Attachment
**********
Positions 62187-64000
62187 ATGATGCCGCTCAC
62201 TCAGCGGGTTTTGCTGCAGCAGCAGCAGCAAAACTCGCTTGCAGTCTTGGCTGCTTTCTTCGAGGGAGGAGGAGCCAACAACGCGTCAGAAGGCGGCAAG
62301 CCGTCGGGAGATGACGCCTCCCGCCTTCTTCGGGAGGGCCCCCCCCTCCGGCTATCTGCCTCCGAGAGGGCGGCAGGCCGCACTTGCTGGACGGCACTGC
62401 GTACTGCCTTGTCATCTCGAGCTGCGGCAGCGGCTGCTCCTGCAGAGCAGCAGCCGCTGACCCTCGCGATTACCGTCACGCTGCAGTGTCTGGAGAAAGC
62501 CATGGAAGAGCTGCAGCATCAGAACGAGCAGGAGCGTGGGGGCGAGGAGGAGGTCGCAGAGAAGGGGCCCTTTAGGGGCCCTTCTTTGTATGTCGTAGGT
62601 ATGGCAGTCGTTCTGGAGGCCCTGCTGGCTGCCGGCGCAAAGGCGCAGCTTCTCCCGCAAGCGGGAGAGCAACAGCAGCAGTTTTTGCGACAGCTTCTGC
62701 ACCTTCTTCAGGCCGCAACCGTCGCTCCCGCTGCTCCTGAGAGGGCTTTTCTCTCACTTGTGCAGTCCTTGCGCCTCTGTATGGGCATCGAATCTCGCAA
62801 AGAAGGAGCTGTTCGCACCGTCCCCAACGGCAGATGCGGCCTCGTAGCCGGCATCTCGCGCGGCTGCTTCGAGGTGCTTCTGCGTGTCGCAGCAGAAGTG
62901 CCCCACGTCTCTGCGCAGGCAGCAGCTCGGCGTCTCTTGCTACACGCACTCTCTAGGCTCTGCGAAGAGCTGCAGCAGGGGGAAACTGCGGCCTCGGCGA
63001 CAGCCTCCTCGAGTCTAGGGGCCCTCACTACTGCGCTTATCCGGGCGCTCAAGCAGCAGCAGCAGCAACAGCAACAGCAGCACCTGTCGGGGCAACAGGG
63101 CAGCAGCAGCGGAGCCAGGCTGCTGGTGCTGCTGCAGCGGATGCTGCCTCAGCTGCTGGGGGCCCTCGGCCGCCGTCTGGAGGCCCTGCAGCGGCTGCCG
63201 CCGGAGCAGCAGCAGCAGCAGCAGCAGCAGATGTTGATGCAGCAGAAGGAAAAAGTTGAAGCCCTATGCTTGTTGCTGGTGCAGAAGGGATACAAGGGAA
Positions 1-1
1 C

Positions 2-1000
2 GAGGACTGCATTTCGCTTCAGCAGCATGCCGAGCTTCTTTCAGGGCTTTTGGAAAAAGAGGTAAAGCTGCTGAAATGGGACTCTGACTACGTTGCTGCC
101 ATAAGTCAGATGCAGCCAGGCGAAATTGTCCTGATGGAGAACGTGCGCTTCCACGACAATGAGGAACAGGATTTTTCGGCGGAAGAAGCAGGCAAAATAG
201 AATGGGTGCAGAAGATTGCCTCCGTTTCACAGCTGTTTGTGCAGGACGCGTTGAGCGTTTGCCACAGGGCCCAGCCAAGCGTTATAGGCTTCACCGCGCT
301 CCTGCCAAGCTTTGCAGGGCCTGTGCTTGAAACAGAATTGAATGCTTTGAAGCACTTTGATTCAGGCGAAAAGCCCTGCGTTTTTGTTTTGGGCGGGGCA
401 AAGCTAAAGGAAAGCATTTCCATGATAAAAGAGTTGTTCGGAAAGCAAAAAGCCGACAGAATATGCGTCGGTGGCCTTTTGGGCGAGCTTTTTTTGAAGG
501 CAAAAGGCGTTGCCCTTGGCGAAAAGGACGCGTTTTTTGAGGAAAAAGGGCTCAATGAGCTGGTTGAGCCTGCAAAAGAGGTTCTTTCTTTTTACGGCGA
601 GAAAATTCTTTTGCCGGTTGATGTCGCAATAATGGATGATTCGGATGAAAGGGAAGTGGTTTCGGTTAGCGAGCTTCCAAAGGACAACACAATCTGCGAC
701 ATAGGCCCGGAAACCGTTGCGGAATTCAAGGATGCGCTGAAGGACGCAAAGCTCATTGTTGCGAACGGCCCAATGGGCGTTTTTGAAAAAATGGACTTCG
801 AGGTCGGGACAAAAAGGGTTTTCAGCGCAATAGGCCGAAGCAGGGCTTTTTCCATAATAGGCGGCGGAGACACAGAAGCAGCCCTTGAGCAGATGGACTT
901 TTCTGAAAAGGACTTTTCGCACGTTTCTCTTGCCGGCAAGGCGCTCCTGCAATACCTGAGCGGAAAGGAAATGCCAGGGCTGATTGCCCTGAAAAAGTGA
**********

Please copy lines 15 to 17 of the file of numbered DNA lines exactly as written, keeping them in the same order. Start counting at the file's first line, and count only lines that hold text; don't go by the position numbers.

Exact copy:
1 C

Positions 2-1000
2 GAGGACTGCATTTCGCTTCAGCAGCATGCCGAGCTTCTTTCAGGGCTTTTGGAAAAAGAGGTAAAGCTGCTGAAATGGGACTCTGACTACGTTGCTGCC